Amber Topaz THE RUDE AWAKENING
The Scruffy Bunny Improv Theatre, 100 Courtenay Place, Wellington
14/03/2018 - 16/03/2018
NZ Fringe Festival 2018 [reviewing supported by WCC]
Sex, Shame & Liberation
Multi-award winning international cabaret star Amber Topaz takes you on an arousing, amusing, anecdotal romp through life, love and libido. Full of mind blowing, fascinating biological facts. Intertwined with mad musical numbers highlighting the absurdity of human behaviour under the influence of hormones.
An uplifting, thought provoking, journey through conception, chemistry and the quest for human connection. Inducing belly laughs and moist…..tear ducts.
“An explosion of charisma & stage presence unmatched between music & song, comedy & seduction” GQ Magazine.
The Scruffy Bunny Improv Theatre, 100 Courtney Place, Te Aro, Wellington
Wednesday 14 – Friday 16 March 2018
Concession $15 | Fringe Addict $13 | Full $18
Theatre , Solo , Musical , Comedy ,
Review by Margaret Austin 15th Mar 2018
“Let’s talk about sex,” is the opener from UK visitor Amber Topaz at the Scruffy Bunny. I groan inwardly. Such a line is bound to lead to crassness, bad jokes and uncalled for personal experiences.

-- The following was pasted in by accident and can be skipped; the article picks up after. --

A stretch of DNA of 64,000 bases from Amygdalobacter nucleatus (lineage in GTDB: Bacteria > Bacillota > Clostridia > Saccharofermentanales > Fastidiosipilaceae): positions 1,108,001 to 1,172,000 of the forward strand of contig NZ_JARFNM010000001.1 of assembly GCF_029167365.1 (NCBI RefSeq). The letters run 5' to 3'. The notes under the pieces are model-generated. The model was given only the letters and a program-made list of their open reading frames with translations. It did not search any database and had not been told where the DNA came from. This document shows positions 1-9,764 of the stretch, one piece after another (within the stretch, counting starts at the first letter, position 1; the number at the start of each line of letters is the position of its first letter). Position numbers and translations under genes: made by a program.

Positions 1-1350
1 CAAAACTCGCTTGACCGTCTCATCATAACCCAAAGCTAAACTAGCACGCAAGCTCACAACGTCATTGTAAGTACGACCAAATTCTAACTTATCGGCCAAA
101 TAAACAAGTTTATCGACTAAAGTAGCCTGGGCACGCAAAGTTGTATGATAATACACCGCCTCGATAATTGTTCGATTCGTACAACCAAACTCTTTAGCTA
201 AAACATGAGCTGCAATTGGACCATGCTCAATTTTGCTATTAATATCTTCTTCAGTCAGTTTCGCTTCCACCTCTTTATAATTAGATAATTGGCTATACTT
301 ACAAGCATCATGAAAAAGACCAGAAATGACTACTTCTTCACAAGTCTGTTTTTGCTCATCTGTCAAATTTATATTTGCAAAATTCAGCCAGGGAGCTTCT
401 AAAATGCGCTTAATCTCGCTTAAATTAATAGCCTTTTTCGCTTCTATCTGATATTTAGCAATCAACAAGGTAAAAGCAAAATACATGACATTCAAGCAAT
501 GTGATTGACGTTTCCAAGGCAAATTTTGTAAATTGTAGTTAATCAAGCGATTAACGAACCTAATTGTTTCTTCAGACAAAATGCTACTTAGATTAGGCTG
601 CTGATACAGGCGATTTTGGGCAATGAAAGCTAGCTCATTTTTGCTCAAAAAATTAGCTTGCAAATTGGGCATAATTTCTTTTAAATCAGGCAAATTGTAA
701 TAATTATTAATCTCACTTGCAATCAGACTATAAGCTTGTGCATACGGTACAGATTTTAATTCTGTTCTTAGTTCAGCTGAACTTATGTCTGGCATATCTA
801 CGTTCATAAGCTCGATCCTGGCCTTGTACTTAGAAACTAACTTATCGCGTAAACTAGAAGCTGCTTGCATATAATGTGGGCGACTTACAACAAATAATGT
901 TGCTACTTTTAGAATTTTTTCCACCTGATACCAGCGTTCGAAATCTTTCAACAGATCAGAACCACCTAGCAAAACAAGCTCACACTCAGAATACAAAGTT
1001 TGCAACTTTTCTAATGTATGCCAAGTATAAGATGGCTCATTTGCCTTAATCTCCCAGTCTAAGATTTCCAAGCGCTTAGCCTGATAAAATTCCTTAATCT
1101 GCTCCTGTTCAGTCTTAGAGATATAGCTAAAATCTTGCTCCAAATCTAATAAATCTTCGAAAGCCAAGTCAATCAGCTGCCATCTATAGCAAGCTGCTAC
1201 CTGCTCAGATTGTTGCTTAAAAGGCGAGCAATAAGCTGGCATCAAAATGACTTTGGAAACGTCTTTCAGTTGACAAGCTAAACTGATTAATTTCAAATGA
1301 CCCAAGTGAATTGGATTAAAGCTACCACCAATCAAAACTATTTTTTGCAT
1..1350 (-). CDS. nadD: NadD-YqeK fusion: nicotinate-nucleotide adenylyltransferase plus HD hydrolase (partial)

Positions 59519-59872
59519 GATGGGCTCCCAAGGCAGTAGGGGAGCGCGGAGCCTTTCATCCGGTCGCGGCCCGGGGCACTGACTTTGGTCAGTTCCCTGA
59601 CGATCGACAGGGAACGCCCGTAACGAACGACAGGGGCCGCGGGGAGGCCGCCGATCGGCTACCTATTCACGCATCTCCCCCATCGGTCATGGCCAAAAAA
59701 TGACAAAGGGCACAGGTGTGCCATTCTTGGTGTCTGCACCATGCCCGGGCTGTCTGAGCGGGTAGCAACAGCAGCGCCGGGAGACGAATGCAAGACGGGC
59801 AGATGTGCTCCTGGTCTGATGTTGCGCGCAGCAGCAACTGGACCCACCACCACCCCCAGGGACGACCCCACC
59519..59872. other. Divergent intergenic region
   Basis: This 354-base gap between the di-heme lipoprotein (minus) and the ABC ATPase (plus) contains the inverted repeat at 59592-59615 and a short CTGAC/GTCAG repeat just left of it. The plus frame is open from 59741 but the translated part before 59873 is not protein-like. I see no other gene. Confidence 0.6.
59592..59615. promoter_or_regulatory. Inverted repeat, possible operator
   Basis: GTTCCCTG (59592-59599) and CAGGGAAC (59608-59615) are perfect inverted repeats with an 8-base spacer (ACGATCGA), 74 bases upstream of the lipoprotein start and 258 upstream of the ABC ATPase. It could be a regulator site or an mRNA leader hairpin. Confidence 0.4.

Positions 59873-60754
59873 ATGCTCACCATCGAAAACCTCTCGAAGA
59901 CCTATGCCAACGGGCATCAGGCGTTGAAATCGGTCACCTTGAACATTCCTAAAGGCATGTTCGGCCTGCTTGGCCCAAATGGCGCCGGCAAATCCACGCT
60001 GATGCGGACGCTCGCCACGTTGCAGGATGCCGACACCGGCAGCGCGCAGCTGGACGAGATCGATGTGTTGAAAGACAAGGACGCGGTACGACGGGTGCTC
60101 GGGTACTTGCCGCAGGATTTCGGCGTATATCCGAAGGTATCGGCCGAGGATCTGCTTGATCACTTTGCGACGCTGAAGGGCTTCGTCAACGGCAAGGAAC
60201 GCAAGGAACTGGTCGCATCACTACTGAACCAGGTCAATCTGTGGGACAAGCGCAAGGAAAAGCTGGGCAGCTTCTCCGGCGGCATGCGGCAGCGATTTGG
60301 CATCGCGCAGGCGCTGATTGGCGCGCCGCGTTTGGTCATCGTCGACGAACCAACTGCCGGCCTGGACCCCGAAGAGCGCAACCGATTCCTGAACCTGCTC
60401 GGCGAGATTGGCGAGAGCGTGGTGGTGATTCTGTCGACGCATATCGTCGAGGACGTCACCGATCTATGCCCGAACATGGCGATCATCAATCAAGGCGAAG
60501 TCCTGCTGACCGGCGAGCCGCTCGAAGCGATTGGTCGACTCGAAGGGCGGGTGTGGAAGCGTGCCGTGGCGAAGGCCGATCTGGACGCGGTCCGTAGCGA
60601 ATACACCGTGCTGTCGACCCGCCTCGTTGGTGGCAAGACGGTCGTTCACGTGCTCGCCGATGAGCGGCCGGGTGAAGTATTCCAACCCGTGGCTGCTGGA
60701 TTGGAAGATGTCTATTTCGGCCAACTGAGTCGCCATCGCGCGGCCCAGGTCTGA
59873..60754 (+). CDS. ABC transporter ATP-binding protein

I’m in for a pleasant surprise. There’s none of the above. It probably helps that Topaz is mature enough to carry off what might be tricky territory for someone younger.
The show is billed as music, cabaret and comedy. There’s also cleavage, which contrasts nicely with the spectacles Topaz dons to read to us the story of conception, a story that climaxes with giving birth, to the strains of ‘Thus Spoke Zarathustra’, aka ‘2001: A Space Odyssey’.
We’re meant to marvel at various sexual aspects of ourselves, though I prefer the menstrual tale to the erection one.
We’re read something else now: a dirty ditty penned in (gasp!) 1935. “Filth has been around for ever,” observes Topaz. As she requests a mobile phone from a male audience member, remarks that it’s rather large and [spoiler averted], I ask myself: So what’s filthy and what’s not?
It all depends who’s relating it and – as becomes clearer and clearer as the performance goes on – how confident the performer is; how at home with their own sexuality.
How at home are we with ours? Well, all members of her audience accept her invitation to stand and wiggle about in the interests of getting her message. For there is a message. In what amounts to a postscript to her performance, Topaz tells us of a childhood experience that now makes sense of the publicity and programme image of her with the word ‘Fragile’ marked across her abdomen.
And the purpose of her show? She wants to liberate us as well. Her offer of a hug for each audience member is accepted as a token of that.
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